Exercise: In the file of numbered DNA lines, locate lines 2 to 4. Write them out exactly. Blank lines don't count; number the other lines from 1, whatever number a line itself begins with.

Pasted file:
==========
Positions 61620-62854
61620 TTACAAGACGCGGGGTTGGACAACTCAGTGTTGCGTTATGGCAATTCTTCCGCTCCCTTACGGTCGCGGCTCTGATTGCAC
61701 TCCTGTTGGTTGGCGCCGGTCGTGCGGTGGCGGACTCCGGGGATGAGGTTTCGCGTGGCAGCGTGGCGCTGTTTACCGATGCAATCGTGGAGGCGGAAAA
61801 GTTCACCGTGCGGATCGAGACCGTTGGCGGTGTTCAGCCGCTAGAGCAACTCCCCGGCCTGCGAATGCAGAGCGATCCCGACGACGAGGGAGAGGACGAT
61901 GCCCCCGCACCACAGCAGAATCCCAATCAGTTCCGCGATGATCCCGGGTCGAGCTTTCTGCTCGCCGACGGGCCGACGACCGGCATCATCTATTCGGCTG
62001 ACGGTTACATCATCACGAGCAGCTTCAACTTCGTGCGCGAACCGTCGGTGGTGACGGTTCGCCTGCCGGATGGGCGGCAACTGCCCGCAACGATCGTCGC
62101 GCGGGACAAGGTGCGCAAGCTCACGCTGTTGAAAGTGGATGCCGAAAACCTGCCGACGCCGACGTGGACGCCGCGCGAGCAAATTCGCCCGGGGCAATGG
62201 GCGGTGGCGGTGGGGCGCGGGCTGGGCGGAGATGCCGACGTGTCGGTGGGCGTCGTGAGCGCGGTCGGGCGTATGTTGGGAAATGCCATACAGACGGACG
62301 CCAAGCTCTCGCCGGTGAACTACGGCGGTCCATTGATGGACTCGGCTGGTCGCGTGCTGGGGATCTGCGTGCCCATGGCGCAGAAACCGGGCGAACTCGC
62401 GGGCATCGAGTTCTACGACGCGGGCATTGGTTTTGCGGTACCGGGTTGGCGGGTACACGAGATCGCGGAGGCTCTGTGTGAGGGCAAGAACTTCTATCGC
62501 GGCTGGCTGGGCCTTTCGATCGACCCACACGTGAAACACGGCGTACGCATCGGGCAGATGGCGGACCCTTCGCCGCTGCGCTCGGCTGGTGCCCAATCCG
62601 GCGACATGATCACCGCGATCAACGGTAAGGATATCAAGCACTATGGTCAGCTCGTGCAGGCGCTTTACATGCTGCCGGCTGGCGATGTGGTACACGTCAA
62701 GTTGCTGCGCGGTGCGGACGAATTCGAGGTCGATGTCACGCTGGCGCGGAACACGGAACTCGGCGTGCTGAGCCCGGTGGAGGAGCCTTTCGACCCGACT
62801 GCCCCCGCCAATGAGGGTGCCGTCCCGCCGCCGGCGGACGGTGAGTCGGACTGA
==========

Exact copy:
61620 TTACAAGACGCGGGGTTGGACAACTCAGTGTTGCGTTATGGCAATTCTTCCGCTCCCTTACGGTCGCGGCTCTGATTGCAC
61701 TCCTGTTGGTTGGCGCCGGTCGTGCGGTGGCGGACTCCGGGGATGAGGTTTCGCGTGGCAGCGTGGCGCTGTTTACCGATGCAATCGTGGAGGCGGAAAA
61801 GTTCACCGTGCGGATCGAGACCGTTGGCGGTGTTCAGCCGCTAGAGCAACTCCCCGGCCTGCGAATGCAGAGCGATCCCGACGACGAGGGAGAGGACGAT